Patterson's Big House adieu? Michigan QB won't go there
Ann Arbor — Michigan quarterback Shea Patterson has savored every part of his experience with the Wolverines since transferring here last December from Ole Miss.
He acclimated so quickly with his new teammates and has such an easy comfort with this program and its coaches, it seems he’s been here from his freshman year. Patterson has, as expected, been a difference-maker for the Wolverines and helped lead them to the No. 4 in the College Football Playoff rankings.
The Wolverines are 9-1, having won nine straight since dropping the season opener at Notre Dame, 24-17, and are atop the Big Ten East Division at 7-0. They face Indiana on Saturday at Michigan Stadium in the final regular-season home before traveling to Ohio State for the final game.
Approaching his last home game of the season at a stadium where he grew up watching games has given Patterson an opportunity to think about how far he has come since arriving here.
“It’s been everything and more of what I thought it was going to be,” Patterson said Tuesday night. “We all just kinda knew we were gonna be pretty good in spring ball and fall camp. Once things started rolling, after that first week, we got a wake-up call and ever since then we just attack every single day with maximum effort. I don’t think we’ve looked past since then so we’re feeling good about it.”
How focused is he on the every day approach? He wasn’t sure if Michigan is 8-1 right now or 9-1.
“I think we’re just taking it day by day and week by week and that’s the best thing we’ve got going for us is it doesn’t matter who we play,” he said. “Doesn’t matter which day it is, we’re giving it our all.”
Patterson is 16th nationally in completion percentage at 67 percent. He has thrown for 1,927 yards and has 17 touchdowns against three interceptions. Last season, Michigan had nine passing touchdowns.
He has another year of eligibility but could leave Michigan early for the NFL draft.
Patterson says he's not focused on the next stop in his football career. He was asked Tuesday night if he has thought about whether this is his last game at Michigan Stadium.
“Not at all,” Patterson said. “Obviously, you think about it, but right now I’m just focusing on this team like everybody else on this team. Guys have a chance to go out early. We’re just focusing on Indiana right now and after that we’re focusing on Ohio State.
“Actually, we’re focusing on Wednesday practice. We’re worried about Indiana, but we’re worried about tomorrow’s practice, and that’s how we’ve approached the whole season and I don’t think we’re going to change that.”
Michigan coach Jim Harbaugh said recently the first thing he noticed about Patterson was his intensity in practice.
“How focused he was,” Harbaugh said. “And seeing it day after day, I’m not surprised the improvement has taken place. He’s getting more comfortable playing in this system and been all good from the first day that he got here. Third-down pickups, it’s really giving our football team a big life on those third-and-6s, third-and-7s. Doing well on third-down conversions and that sets up another set of downs. He’s throwing the ball really accurately, too. Getting it places, taking care of the football great. Making the right decisions. Sees the field really well. Just all good. Been really good since the first day. Getting better.”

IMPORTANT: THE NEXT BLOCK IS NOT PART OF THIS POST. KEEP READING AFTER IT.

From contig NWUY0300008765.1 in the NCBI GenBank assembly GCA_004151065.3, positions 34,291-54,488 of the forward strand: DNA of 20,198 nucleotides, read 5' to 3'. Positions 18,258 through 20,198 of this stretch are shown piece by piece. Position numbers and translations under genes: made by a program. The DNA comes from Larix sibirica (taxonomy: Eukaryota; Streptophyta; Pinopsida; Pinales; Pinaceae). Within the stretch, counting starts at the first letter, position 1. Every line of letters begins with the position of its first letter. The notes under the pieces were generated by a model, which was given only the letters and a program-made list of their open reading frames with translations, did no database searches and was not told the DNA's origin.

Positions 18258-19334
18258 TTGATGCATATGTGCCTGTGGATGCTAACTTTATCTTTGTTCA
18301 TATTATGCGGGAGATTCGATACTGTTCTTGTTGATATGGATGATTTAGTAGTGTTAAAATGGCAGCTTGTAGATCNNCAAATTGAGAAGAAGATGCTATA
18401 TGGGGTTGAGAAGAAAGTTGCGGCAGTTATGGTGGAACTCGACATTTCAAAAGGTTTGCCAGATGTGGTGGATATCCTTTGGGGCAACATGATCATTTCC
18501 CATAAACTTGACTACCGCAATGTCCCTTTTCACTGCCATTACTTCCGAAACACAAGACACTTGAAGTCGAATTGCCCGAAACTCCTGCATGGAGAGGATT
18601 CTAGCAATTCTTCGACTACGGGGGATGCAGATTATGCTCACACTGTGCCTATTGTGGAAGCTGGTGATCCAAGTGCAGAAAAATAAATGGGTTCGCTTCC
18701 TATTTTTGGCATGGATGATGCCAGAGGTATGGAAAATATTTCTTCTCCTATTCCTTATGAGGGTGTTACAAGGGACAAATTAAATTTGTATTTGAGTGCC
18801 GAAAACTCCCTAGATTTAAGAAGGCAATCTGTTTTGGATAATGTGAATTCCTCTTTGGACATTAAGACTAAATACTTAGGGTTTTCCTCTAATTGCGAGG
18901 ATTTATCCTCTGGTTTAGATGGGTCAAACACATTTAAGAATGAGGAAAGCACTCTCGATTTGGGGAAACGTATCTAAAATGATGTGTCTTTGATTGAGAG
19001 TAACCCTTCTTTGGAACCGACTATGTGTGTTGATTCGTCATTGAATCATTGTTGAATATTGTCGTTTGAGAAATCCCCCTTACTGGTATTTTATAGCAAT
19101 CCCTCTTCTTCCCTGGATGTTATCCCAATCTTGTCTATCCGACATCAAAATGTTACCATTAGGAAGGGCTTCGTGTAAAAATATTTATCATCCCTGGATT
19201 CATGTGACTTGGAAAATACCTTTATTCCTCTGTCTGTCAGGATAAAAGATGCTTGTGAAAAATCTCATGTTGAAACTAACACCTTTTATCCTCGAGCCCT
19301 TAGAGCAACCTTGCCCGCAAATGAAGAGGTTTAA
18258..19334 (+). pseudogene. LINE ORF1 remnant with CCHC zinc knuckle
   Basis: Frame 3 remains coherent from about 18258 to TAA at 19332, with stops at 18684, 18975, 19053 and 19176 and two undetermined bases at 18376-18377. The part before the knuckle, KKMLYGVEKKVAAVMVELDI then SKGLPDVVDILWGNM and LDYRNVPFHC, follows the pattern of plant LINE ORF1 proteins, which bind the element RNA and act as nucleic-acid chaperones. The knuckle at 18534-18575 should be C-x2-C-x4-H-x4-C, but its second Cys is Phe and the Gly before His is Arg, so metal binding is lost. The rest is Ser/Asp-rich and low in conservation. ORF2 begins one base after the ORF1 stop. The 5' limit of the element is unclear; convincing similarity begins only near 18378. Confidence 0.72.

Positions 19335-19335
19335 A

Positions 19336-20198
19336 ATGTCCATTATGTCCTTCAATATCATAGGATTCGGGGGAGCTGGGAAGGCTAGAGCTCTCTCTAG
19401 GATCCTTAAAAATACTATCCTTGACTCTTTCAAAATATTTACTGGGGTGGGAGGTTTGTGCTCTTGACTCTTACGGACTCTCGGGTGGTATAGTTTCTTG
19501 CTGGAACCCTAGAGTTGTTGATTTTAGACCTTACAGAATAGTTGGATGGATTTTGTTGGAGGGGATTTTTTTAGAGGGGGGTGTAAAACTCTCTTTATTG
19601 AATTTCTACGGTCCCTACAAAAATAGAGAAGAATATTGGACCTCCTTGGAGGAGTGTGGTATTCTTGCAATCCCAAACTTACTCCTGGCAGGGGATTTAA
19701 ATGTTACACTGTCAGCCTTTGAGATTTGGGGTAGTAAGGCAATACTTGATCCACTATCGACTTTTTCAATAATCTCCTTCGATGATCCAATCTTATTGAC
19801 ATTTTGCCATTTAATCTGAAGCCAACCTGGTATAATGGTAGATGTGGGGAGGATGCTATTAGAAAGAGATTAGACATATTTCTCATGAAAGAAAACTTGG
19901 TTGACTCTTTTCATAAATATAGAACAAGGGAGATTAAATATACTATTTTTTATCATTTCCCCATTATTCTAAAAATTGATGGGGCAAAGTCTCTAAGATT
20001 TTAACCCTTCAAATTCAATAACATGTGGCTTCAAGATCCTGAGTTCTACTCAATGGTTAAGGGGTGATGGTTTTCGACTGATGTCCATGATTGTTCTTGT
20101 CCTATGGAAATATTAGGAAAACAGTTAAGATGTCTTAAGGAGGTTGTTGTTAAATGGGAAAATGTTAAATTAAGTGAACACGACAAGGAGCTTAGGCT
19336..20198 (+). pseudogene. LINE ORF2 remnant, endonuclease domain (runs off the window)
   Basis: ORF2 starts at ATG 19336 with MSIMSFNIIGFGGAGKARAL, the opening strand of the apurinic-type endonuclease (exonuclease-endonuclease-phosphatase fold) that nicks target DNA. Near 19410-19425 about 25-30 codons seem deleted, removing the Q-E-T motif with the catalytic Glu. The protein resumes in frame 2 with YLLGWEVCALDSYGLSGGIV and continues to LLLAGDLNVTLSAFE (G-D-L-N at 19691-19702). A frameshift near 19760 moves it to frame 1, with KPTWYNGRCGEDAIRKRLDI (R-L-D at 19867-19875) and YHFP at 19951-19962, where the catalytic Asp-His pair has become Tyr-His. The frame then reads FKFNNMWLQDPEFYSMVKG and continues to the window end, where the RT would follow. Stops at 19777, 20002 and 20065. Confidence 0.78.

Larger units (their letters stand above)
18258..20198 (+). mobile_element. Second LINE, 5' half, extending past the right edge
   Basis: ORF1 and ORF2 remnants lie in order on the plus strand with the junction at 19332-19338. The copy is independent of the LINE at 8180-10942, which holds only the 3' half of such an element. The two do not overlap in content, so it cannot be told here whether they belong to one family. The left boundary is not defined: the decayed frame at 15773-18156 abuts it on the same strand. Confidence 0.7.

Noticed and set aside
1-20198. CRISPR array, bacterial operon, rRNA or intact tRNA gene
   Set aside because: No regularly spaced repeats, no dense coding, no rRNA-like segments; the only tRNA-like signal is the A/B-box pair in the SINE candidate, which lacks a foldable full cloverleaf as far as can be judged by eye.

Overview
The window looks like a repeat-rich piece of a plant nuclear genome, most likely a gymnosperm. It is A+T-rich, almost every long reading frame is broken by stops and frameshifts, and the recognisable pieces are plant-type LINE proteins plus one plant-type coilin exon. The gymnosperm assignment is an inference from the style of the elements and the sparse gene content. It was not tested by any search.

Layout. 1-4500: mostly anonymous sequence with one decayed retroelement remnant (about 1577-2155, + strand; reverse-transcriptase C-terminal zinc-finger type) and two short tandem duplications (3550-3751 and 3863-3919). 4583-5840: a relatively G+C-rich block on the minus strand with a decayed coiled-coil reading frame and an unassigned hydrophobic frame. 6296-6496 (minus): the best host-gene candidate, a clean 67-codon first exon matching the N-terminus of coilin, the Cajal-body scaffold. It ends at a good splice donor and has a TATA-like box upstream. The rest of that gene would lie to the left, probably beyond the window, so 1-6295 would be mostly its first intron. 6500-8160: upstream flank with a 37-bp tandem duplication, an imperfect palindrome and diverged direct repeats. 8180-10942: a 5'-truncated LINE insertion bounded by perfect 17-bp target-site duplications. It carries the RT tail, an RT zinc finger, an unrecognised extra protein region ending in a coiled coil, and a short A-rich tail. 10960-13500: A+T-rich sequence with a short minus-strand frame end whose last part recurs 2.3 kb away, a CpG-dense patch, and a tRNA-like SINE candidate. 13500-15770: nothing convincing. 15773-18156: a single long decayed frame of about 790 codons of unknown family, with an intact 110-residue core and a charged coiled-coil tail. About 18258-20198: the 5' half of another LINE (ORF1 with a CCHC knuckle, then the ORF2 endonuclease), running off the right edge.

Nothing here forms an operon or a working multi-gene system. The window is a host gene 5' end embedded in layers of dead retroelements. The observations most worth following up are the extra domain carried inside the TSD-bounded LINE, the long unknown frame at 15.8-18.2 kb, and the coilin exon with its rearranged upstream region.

Patterson has said on multiple occasions that his knowledge of the game has grown incredibly since he arrived at Michigan and worked with Harbaugh and pass-game coordinator Pep Hamilton. He sees similarities between himself and Harbaugh, the former Michigan quarterback, as a player and competitor.
“His love and passion for the game is contagious,” Patterson said of Harbaugh. “Not only does it spread to me, it spreads throughout the whole team. He’s an easy guy to follow and definitely one you want to play for. I’m just proud to be a quarterback on his team.”
Harbaugh has tossed around various descriptions of his quarterbacks at Michigan the last few years, like being tough as a $2 steak. Patterson has toughness and more.
“There’s no question in my mind he brings a level of focus and toughness, mental toughness, a level of intensity to the position that few do,” Harbaugh said. “Upper percentile of guys that are able to do that and have the enthusiasm that he does and the energy that he does. We ask him to do something and he delivers, over and over again. A great feeling to have a quarterback like that.”
As Patterson continues to grow in the offense, there is a level of comfort enjoyed by the entire group.
“Just with repetition every single day, I think everybody on the team has gotten so much more in tune and more comfortable with what we’re doing,” Patterson said. “As the weeks go by and as the game prep enhances, I think everybody’s been on the same page so that makes it easier.”
He has grown with each rep since participating in spring practice.
“I don’t think I’ve changed a lot, but I’ve worked on a few things to make myself better,” he said. “I’m just doing what the coaches ask me to do. It’s a much easier offense to run when you’ve got incredible players around you and you’ve got an incredible defense to give you field position time after time after time and great special teams. I’m as comfortable as I’ve ever been.”
Hill, Metellus updates
Michigan defensive coordinator Don Brown is hopeful cornerback Lavert Hill and safety Josh Metellus are available to play Saturday against Indiana, but it’s still too soon to tell.
Hill left the Rutgers game before halftime last week, and has been in concussion protocol. Metellus, who suffered what coach Jim Harbaugh called a “soft tissue” injury last week, tried to play against Rutgers but didn’t feel he could.